On July 21, 1954, Vietnam was divided into two sections, the communist North and the capitalist South. The United States responded by sending more and more of its sons to Vietnam, into a war, in which success was measured by the fallen, the body count of the North Vietnamese Army. The youth followed with the illusion to save South Vietnam from becoming enslaved by the communist North.
After years of killing, the patriotism of the early years dwindled, giving way to anti-war protests, when the uprising of new media and technology made the images and stories of human rights violations accessible to the public. On April 30, 1975, the communist North conquered Saigon, the capital of the capitalist South. When Saigon fell, the United States declared the war officially over. The once-celebrated American soldiers, having come of age in a war zone, returned home and carried the nightmares of the battlefield with them. Upon their return, those who served in Vietnam were portrayed as baby killers, psychos, drug addicts and warmongers for many years after.
Forty years later, these young adults are old men. With advancing age, they increasingly forget the details of their lives, but never those of their time in Vietnam. Guilt and powerlessness are some of the feelings which are still vivid as if not a day had passed. The downward spiral of self-destruction has become a silent killer: according to a study by the Office of Mental Health and Suicide Prevention, the number of US veterans who fought in the Vietnam War and committed suicide is higher than the number of fallen American soldiers during the Vietnam war itself.
The mental illness that afflicts many veterans is labeled post-traumatic stress disorder (PTSD). It manifests itself as a form of sleep disturbance, irritability, the difficulty of concentration and increased alertness. Sometimes they can no longer remember important aspects of the traumatic experience. In the daytime, PTSD triggers flashbacks and anxiety attacks, in the nighttime, the trauma comes back in dreams.
For some Veterans, the solution for dealing with the past became returning or moving permanently to Vietnam. Only by being exposed daily to the place where all the suffering had started, could they deal with their trauma and attempt to overcome it. Today, these veterans call Vietnam their home – not the United States.
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David Clark (69) was stationed as a Marine near the Marble Mountains for a year. Since 2010 he has been living in Vietnam.
In 1968, David Clark never expected that years later he would share his life with a Vietnamese woman. He and his wife Huong, now Ushi Clark (57), have been married for three and a half years. Together they live in a House in Da Nang.
The Center for Victims of the Agent Orange nerve gas in Da Nang (DAVA) looks after people suffering from the aftermath of the Vietnam war. David regularly visits the center with his wife Ushi and befriended veterans for tango afternoons.
Seven years since David and Ushi helped organize motorcycle trips through Vietnam on behalf of the organization Veterans for Peace. After each tour, the members donate to war-relief projects of their choice. On the yearly tour, David states he witnessed grown-up anti-war and pro-war people coming together to cry. His own motorbike is a Chinese replica of a Harley Davidson.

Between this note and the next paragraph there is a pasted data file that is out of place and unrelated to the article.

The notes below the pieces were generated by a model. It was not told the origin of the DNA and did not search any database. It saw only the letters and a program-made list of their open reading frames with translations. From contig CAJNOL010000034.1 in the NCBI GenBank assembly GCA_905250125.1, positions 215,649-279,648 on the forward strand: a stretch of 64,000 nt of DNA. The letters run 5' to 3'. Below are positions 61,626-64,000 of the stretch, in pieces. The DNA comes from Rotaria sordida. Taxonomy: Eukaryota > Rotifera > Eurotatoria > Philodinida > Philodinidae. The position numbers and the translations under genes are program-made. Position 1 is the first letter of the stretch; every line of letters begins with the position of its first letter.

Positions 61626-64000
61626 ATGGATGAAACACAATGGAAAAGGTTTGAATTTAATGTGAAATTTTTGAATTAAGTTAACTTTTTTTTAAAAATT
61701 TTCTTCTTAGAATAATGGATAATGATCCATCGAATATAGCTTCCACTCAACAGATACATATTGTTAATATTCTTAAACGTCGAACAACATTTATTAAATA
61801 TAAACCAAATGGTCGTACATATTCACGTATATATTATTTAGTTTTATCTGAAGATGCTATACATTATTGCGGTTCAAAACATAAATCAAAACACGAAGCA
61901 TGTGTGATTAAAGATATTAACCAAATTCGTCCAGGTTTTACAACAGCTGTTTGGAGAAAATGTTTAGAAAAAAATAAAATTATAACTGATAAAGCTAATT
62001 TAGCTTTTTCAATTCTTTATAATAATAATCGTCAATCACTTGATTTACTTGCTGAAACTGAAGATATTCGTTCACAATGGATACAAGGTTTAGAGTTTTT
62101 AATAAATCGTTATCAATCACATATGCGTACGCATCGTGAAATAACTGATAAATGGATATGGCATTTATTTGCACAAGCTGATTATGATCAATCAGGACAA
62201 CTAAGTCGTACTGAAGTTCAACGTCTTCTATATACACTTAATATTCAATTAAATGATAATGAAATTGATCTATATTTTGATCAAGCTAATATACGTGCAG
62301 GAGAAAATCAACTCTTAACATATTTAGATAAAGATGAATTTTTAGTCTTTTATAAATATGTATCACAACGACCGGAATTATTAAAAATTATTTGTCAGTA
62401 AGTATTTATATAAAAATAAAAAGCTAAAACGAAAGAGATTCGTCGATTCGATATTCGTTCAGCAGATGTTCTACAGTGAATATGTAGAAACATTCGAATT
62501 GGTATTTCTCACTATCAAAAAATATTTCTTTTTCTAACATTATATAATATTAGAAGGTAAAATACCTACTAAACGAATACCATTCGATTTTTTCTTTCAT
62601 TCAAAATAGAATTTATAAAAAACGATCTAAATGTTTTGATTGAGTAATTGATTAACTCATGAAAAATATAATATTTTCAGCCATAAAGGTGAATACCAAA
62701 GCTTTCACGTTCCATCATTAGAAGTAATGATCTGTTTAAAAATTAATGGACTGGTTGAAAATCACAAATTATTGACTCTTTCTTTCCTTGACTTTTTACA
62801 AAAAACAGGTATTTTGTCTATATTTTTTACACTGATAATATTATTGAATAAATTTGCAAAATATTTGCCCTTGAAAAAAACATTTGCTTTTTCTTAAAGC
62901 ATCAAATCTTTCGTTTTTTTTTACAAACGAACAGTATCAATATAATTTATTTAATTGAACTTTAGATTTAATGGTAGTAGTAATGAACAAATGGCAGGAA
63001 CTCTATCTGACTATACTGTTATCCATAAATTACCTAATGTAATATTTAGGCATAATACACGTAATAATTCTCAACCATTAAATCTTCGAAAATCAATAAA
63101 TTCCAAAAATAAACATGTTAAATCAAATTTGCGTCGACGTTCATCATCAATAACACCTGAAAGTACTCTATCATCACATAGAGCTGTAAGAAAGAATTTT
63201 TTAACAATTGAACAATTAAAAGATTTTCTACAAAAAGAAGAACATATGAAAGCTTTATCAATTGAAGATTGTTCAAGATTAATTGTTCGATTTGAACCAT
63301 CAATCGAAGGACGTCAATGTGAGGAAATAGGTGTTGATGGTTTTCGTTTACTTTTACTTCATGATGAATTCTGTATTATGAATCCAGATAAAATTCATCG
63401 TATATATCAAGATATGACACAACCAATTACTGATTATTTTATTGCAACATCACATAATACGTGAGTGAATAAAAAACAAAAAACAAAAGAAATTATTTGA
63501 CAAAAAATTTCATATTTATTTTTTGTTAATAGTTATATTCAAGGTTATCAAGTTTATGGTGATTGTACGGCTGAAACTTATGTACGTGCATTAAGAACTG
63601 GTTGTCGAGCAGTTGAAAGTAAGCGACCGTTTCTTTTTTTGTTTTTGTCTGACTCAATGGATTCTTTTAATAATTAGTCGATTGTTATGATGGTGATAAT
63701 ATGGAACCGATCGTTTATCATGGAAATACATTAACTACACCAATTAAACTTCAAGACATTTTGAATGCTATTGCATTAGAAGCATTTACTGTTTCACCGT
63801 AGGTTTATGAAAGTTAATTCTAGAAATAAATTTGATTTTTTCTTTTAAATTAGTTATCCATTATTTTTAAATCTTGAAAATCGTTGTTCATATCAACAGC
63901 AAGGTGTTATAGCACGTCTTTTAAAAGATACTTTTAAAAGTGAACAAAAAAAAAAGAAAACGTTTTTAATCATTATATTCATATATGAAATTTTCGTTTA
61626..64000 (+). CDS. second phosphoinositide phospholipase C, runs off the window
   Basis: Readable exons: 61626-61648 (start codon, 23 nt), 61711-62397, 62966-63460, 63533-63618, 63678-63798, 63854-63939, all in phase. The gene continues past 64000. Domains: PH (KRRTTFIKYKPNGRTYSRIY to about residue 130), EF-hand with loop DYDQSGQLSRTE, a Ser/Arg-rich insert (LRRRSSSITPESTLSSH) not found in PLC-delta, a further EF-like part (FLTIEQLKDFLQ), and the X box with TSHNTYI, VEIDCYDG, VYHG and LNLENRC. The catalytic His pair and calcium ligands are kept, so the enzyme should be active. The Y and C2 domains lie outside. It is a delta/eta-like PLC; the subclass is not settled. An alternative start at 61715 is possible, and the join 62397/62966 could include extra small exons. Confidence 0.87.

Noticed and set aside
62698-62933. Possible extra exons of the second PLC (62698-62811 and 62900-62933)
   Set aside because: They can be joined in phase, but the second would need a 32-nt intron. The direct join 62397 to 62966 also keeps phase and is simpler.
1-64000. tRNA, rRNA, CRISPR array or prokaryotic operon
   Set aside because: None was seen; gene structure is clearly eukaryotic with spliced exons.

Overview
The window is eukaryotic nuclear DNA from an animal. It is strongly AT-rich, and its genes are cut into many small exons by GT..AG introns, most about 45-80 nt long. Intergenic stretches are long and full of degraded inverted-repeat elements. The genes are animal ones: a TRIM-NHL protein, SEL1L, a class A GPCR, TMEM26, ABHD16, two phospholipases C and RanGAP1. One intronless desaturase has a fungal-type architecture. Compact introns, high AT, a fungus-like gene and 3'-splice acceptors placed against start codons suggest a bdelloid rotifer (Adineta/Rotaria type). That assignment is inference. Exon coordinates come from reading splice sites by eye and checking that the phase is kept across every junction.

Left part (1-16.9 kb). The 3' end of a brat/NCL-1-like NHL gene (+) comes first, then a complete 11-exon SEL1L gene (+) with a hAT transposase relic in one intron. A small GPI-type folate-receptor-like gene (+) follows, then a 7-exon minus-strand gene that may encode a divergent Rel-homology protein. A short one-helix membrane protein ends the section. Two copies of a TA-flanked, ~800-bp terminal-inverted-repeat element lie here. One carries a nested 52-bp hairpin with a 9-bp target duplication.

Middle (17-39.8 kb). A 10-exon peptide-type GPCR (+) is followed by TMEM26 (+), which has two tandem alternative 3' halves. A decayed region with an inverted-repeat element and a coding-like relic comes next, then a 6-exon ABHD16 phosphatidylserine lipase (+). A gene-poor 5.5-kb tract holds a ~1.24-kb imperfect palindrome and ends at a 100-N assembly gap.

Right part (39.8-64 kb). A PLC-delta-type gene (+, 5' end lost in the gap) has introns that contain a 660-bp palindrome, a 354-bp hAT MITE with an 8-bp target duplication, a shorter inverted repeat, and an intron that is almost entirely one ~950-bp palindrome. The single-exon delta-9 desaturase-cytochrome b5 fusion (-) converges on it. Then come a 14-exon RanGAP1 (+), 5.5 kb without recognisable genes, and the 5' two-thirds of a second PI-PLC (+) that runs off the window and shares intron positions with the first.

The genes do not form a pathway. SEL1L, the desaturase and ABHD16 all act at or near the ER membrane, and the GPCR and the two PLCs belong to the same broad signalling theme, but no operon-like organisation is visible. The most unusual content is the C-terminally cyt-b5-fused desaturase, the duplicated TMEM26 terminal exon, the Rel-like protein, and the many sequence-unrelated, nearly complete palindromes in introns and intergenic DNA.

Matthew Keenan (68) is a friend of David, who also fought in Vietnam. He regularly travels from New York to Da Nang to visit the DAVA Center and publicizes the daily lives of Agent Orange victims on his Facebook page. Phuong Nguyen (39), a second-generation victim of Agent Orange who works full-time in the DAVA Center, sits in front of him on the motorbike, while David helps to get ready for a ride. Supporting each other in moving on from the past has become the most important thing for the men.
Bill Harris (70) was a security police officer in Cam Ranh for two years. Since 1996 he has been living in Vietnam.
When Bill Harris was drafted from Vietnam he left his Vietnamese girlfriend and daughter behind. 20 years later he returned to find out what happened to his family. With a fixer, Bill managed to find them and helped his daughter open a motorcycle shop. In return, his family forgave him and his daughter built him a house. Bill regrets his actions from war times and that he left his family behind. He cannot turn back time, but sometimes he manages to forget the past for a moment. “Sometimes you have to stop and smell the flowers,” Bill said when he interrupted our interview to smell a flower.
A place of comfort for Bill is the flourishing black market at the Dan Sinh Market in Ho Chi Minh City. “It makes me feel like a kid in a candy store,” Bill explains during our visit. Despite terrible memories of the war and his own guilt, the old war relics give him a familiar feeling.
When Bill does not live with his Vietnamese family in Cam Ranh or at Hotel California in Ho Chi Minh City, he travels on his scooter to the places where Americans were stationed as young men during the war. For years, he has been riding his motorbike through Vietnam, filming places from the past for his Veteran mates back at home in the United States with a camera installed in his helmet. “Vietnam: Through the eyes of my brothers and sisters” is the name of the Facebook group with more than 600 members to which he uploads the endless stream of photos and videos of today’s Vietnam. The restlessness keeps Bill in the present.
Chuck Searcy (73) served for one year as an intelligence analyst at the Combined Intelligence Center Vietnam (CICV). Since 1999 he has been living in Vietnam.
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